ILLEGAL NEWS: We oppose all violence. The following was posted by LOUDOUN TIMES-MIRROR:
PART ONE: CIA’s (?) MS-13:
Northern Va. gang members charged with human trafficking
Thursday, Mar. 12, 2015 by Gregg MacDonald, FairfaxTimes.com| 1 comments | Email this story
Three individuals from Reston and a fourth man with no fixed address, all of whom police say are either members or associates of the MS-13 street gang, have been arrested under various charges including gang recruitment and human trafficking.
The Manassas City Police Department announced March 2 that Manassas City investigators, in conjunction with the Northern Virginia Regional Gang Task Force, City of Manassas Park Police, Virginia State Police, Fairfax County Police, and the U.S. Department of Homeland Security Investigations, charged four suspects on Feb. 25 for their alleged involvement in a case regarding gang recruitment by the Mara Salvatrucha street gang, better known as MS-13.
Investigators said that the execution of two search warrants in Reston, as well as one on a suspect vehicle, yielded enough evidence to arrest the suspects and serve a total of 43 charges in all, with additional charges pending.
Police said the arrests concluded a nearly three-month-long investigation into an incident involving the assault of a 15-year-old Manassas girl by MS-13 members during a gang initiation ritual on Nov. 14.
The incident, which police said illustrated the typical movement of the gang’s activity throughout the region and prompted the collaboration of multiple agencies, was initially reported to Manassas City Police in December.
Included in the recent arrests was Iraheta Palacios, 30, of the 11900 block of Winterthur Lane in Reston.
Palacios, who police say also goes by the aliases of “Jose Angel” and “Little Crazy,” was charged with human trafficking; nine counts of gang participation; two counts of gang recruitment; three counts of conspiracy to cause a juvenile to assist in the distribution of marijuana; contributing to the delinquency of a minor; aiding illicit sexual intercourse; use of a vehicle to promote unlawful sexual intercourse; threatening force to encourage gang participation; and obstruction of justice.
Carlos Albert Hernandez Garcia, 20, of no fixed address, was also charged with human trafficking, as was an unnamed 17-year-old juvenile from Reston. The fourth suspect was another unnamed Reston juvenile, age 16. He was charged with gang participation and conspiracy to distribute marijuana.
The suspects are currently being held without bond in Fairfax County, where they await prosecution. No attorney information for the adult suspects is available in Fairfax County court records.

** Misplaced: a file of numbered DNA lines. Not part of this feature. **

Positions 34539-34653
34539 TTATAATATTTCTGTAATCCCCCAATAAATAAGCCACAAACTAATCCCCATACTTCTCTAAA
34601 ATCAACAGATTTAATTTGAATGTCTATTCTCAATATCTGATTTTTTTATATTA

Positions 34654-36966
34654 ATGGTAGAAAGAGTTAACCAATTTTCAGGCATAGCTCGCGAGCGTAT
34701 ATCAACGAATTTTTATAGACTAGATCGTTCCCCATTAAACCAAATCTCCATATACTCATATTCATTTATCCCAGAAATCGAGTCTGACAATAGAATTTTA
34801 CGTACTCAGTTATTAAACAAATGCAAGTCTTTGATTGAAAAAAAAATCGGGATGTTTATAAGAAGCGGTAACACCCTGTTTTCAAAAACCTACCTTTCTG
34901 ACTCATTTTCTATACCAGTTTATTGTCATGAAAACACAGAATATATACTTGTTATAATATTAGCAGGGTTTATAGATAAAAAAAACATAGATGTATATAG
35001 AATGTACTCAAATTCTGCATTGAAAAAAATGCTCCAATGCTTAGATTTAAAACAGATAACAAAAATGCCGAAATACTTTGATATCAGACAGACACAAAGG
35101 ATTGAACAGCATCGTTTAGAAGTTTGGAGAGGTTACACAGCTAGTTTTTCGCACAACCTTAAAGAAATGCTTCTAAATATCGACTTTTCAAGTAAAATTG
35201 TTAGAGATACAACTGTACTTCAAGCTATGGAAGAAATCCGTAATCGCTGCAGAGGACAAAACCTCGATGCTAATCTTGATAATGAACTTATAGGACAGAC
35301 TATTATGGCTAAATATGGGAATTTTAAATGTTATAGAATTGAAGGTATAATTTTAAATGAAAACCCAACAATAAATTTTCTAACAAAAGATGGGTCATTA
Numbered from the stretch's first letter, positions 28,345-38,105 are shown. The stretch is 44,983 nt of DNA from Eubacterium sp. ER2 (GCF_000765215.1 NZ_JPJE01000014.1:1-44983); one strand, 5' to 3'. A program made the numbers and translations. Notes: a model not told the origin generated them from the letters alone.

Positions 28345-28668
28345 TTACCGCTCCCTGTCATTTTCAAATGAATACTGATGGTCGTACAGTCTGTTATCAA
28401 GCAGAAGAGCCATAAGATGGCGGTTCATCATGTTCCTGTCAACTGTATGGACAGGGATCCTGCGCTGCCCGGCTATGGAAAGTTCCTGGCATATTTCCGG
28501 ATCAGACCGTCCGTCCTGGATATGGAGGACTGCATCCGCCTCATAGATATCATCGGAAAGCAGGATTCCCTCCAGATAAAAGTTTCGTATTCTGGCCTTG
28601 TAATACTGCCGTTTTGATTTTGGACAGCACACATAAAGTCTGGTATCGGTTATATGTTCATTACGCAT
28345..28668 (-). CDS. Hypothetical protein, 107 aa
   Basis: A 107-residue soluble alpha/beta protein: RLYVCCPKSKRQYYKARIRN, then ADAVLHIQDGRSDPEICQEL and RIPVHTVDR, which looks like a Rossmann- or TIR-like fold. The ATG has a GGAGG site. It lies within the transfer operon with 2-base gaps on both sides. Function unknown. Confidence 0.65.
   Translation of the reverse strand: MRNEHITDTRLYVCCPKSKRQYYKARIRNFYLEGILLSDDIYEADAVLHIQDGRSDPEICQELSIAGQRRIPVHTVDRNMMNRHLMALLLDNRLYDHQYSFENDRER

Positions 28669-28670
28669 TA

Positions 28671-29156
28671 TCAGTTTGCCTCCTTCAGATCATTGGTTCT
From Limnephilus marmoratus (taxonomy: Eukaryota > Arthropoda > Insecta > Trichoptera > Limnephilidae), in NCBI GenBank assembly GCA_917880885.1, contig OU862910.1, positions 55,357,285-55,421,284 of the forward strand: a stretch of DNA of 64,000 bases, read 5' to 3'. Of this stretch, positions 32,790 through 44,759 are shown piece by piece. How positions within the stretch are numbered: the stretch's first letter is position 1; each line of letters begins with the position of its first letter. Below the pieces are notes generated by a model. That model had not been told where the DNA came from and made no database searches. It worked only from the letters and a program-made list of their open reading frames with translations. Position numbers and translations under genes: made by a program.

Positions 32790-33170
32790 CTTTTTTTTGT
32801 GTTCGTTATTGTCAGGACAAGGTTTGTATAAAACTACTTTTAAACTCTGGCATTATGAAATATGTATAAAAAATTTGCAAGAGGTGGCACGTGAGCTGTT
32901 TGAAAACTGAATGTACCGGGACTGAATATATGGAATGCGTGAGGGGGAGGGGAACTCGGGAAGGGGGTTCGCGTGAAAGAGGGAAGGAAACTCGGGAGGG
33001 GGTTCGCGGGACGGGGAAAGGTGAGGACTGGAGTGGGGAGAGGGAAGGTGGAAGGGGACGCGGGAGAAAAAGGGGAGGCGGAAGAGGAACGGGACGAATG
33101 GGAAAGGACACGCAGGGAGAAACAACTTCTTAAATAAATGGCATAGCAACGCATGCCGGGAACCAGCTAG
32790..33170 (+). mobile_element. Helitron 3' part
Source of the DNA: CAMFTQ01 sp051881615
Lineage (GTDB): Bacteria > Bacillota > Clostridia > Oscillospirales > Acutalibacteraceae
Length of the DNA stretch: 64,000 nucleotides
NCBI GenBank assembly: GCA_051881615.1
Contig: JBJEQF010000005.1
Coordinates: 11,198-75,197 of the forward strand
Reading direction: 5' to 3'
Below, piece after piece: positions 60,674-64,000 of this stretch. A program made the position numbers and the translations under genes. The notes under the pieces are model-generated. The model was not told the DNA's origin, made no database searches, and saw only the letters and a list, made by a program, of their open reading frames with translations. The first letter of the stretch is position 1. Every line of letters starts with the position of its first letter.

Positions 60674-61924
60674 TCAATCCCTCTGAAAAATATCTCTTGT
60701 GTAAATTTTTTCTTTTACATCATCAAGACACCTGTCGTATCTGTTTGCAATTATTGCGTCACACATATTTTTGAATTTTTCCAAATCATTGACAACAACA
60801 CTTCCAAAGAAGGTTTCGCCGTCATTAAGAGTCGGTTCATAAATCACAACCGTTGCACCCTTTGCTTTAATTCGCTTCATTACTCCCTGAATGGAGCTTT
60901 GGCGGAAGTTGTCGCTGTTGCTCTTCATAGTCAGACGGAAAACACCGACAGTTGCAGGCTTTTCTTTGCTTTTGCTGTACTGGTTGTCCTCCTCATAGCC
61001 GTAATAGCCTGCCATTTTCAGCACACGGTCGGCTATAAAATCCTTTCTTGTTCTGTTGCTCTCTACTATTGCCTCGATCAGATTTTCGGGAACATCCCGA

According to Det. Bill Woolf of the Fairfax County Police Department’s Human Trafficking Unit, human trafficking in northern Virginia has become big business for illegal street gangs.
Over the last year, Woolf said his unit has generated more than 160 leads, and identified more than 260 victims.
Nearly 20 percent of all the leads obtained by the unit were gang related, he said.
“We have noticed over the last few years that gang violence in Northern Virginia has gone down but the gang members are staying here,” Woolf said. “We asked ourselves why that might be, and what we found is that they have moved from violent crime to sex trafficking, an activity that for them offers higher profits and lower risk.”
According to Woolf, gangs target unsuspecting and typically insecure teenage girls as young as 13 or 14 who are seeking attention and affection.
“Most of these guys are very savvy in coercion and brainwashing,” he said. “They don’t want to use violence. Their means of power is to get these girls to fall in love with them because then they can get them to do anything they want.”
According to Woolf, many organized gangs treat teen sex trafficking like a legitimate business and run it with financial acumen, using established accounting principles that they apply to their newly adopted trade. “Many have done cost-benefit analyses and have found that the sex trafficking of minors often runs a lower risk for higher profit than pushing drugs,” he said.
Last year, Fairfax County launched a new website to inform the public about human trafficking and how to better identify potential victims.
The website, http://www.justaskva.org is a ,collaboration of the Fairfax County Police Department, Fairfax County Public Schools, the Fairfax County Commission for Women, Hidden Brook Communications, Fairfax Community Church, and other faith-based organizations. “The website is designed to heighten awareness in the community and provide a much-needed public recording mechanism,” Woolf said.
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